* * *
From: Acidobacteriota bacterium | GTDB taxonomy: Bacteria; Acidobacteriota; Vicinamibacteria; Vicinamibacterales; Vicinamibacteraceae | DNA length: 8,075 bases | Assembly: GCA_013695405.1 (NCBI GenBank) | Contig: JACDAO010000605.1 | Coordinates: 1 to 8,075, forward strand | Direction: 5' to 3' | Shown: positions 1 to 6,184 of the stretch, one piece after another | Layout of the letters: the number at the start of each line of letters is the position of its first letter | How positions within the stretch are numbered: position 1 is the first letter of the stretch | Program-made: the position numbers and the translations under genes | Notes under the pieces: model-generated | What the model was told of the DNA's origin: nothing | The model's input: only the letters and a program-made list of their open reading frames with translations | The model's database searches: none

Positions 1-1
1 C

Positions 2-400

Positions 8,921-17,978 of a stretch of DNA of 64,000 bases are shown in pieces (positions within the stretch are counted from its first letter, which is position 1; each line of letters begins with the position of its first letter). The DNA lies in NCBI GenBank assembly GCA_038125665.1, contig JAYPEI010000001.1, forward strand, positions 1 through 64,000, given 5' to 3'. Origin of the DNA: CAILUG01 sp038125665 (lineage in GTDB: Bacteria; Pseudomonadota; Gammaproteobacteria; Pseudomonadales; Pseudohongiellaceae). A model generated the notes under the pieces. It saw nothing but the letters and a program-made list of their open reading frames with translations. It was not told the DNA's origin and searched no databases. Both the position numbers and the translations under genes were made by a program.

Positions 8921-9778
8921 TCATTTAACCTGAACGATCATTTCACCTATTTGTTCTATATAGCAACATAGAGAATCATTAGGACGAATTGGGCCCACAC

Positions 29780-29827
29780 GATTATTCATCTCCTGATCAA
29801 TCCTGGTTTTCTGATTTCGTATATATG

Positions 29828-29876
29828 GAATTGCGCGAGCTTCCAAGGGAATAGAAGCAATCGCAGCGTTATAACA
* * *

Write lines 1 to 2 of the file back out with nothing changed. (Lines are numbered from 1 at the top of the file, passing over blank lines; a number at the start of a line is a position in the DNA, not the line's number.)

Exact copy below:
From: Acidobacteriota bacterium | GTDB taxonomy: Bacteria; Acidobacteriota; Vicinamibacteria; Vicinamibacterales; Vicinamibacteraceae | DNA length: 8,075 bases | Assembly: GCA_013695405.1 (NCBI GenBank) | Contig: JACDAO010000605.1 | Coordinates: 1 to 8,075, forward strand | Direction: 5' to 3' | Shown: positions 1 to 6,184 of the stretch, one piece after another | Layout of the letters: the number at the start of each line of letters is the position of its first letter | How positions within the stretch are numbered: position 1 is the first letter of the stretch | Program-made: the position numbers and the translations under genes | Notes under the pieces: model-generated | What the model was told of the DNA's origin: nothing | The model's input: only the letters and a program-made list of their open reading frames with translations | The model's database searches: none

Positions 1-1